(ppm); cherry subgroup 12-12A at 2.0 ppm; fruit, small, vine climbing, 
except fuzzy kiwifruit, subgroup 13-07F at 4.5 ppm; hop, dried cones at 
70 ppm; peach subgroup 12-12B at 0.7 ppm; and vegetable, cucurbit, 
group 9 at 0.5 ppm. The petition also requested to remove the existing 
tolerance in 40 CFR 180.624 for grape at 4.5 ppm upon establishment of 
the proposed tolerances. That document referenced a summary of the 
petition prepared by BASF, the registrant, which is available in the 
docket, http://www.regulations.gov. Comments were received on the 
notice of filing. EPA's response to these comments is discussed in Unit 
IV.C.
    Also, in the Federal Register of May 23, 2014 (79 FR 29729) (FRL-
9910-29), EPA issued a document pursuant to FFDCA section 408(d)(3), 21 
U.S.C. 346a(d)(3), announcing the filing of a pesticide petition (PP 
3F8187) by BASF Corporation, 26 Davis Drive, Research Triangle Park, NC 
27709, requesting to establish a tolerance in 40 CFR part 180 for 
residues of metrafenone, (3-bromo-6-methoxy-2-methylphenyl)(2,3,4-
trimethoxy-6-methylphenyl)methanone in or on vegetables, fruiting, 
group 8-10 at 1.0 ppm. That document referenced a summary of the 
petition prepared by BASF, which is available in the docket, http://www.regulations.gov. A comment was received on the notice of filing 
that was the same as the one submitted for petition 3E8211. EPA's 
response to this comment is discussed in Unit IV.C.
    Lastly, in the Federal Register of September 12, 2013 (78 FR 56185) 
(FRL-9399-7), EPA issued a document pursuant to FFDCA section 
408(d)(3), 21 U.S.C. 346a(d)(3), announcing the filing of a pesticide 
petition (PP 3F8163) by BASF Corporation, 26 Davis Drive, Research 
Triangle Park, NC 27709, requesting to establish a tolerance in 40 CFR 
part 180 for residues of the fungicide metrafenone, (3-bromo-6-methoxy-
2-methylphenyl)(2,3,4-trimethoxy-6-methylphenyl)methanone, in or on 
fruits, pome group 11-10 at 1.5 ppm. That document referenced a summary 
of the petition prepared by BASF, which is available in the docket, 
http://www.regulations.gov. No comments were received on the notice of 
filing.
    Based upon review of the data supporting the petition, EPA has 
modified the level at which some of the tolerances are being 
established and revised some of the commodity definitions for the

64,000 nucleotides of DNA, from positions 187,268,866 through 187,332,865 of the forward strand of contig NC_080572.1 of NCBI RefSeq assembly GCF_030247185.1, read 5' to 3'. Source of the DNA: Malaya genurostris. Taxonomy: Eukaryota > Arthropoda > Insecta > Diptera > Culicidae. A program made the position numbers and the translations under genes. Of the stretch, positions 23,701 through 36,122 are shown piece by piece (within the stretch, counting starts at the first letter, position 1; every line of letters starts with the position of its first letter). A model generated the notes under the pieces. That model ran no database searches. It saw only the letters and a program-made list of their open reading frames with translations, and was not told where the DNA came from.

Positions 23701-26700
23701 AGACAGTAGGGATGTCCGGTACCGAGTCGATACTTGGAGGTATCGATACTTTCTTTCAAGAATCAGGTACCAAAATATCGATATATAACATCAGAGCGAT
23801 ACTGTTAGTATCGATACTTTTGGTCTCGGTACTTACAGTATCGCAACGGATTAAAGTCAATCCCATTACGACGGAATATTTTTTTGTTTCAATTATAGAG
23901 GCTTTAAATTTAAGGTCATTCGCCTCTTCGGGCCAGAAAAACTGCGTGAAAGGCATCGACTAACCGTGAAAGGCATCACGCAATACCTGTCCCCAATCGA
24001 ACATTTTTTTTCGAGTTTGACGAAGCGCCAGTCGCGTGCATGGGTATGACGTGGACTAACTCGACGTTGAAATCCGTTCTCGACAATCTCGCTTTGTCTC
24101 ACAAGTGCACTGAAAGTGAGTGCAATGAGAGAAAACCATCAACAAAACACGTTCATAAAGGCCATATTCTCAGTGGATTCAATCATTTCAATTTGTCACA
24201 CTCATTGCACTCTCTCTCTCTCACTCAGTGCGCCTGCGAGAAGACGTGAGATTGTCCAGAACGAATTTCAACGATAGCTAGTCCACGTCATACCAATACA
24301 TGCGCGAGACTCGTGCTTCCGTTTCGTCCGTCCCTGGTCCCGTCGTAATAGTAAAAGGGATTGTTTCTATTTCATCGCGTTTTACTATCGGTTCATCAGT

requested crops. The reasons for these changes are explained in Unit 
IV.D.

III. Aggregate Risk Assessment and Determination of Safety

    Section 408(b)(2)(A)(i) of FFDCA allows EPA to establish a 
tolerance (the legal limit for a pesticide chemical residue in or on a 
food) only if EPA determines that the tolerance is ``safe.'' Section 
408(b)(2)(A)(ii) of FFDCA defines ``safe'' to mean that ``there is a 
reasonable certainty that no harm will result from aggregate exposure 
to the pesticide chemical residue, including all anticipated dietary 
exposures and all other exposures for which there is reliable 
information.'' This includes exposure through drinking water and in 
residential settings, but does not include occupational exposure. 
Section 408(b)(2)(C) of FFDCA requires EPA to give special 
consideration to exposure of infants and children to the pesticide 
chemical residue in establishing a tolerance and to ``ensure that there 
is a reasonable certainty that no harm will result to infants and 
children from aggregate exposure to the pesticide chemical residue. . . 
.''
    Consistent with FFDCA section 408(b)(2)(D), and the factors 
specified in

[[Page 63049]]

FFDCA section 408(b)(2)(D), EPA has reviewed the available scientific 
data and other relevant information in support of this action. EPA has 
sufficient data to assess the hazards of and to make a determination on 
aggregate exposure for metrafenone including exposure resulting from 
the tolerances established by this action. EPA's assessment of 
exposures and risks associated with metrafenone follows.

A. Toxicological Profile

    EPA has evaluated the available toxicity data and considered its 
validity, completeness, and reliability as well as the relationship of 
the results of the studies to human risk. EPA has also considered 
available information concerning the variability of the sensitivities 
of major identifiable subgroups of consumers, including infants and 
children.
    The liver is the primary target organ for metrafenone in mice, 
rabbits and rats. Effects on the liver were seen in multiple studies 
throughout the database, including subchronic rat studies, the rabbit 
developmental toxicity study, and chronic studies in mice and rats. 
Liver effects observed in subchronic studies included increased liver 
weights, periportal cytoplasmic vacuolation, increased cholesterol, and 
hepatocellular hypertrophy. Liver effects observed in chronic studies 
included those from the subchronic studies as well as increased serum 
gamma glutamyl transferase, eosinophilic alterations, necrosis, 
polyploid hepatocytes, bile duct hyperplasia, liver masses, and 
hepatocellular adenomas. The additional effects in the chronic studies 
indicate a progression of toxicity with time. The effects on the liver 
are consistent with the results of the absorption, distribution, 
metabolism, and excretion (ADME) studies indicating that the highest 
tissue concentrations of metrafenone were found in the liver and 
gastrointestinal tract and that bile is the primary route of excretion.
    Additionally, nephrotoxicity was observed following chronic 
exposure to metrafenone in mice and rats. The kidney effects observed 
in the chronic studies included subacute/chronic interstitial 
inflammation and chronic/progressive nephropathy, cysts, brown pigment 
in renal cells, increased urinary volume, and increased urinary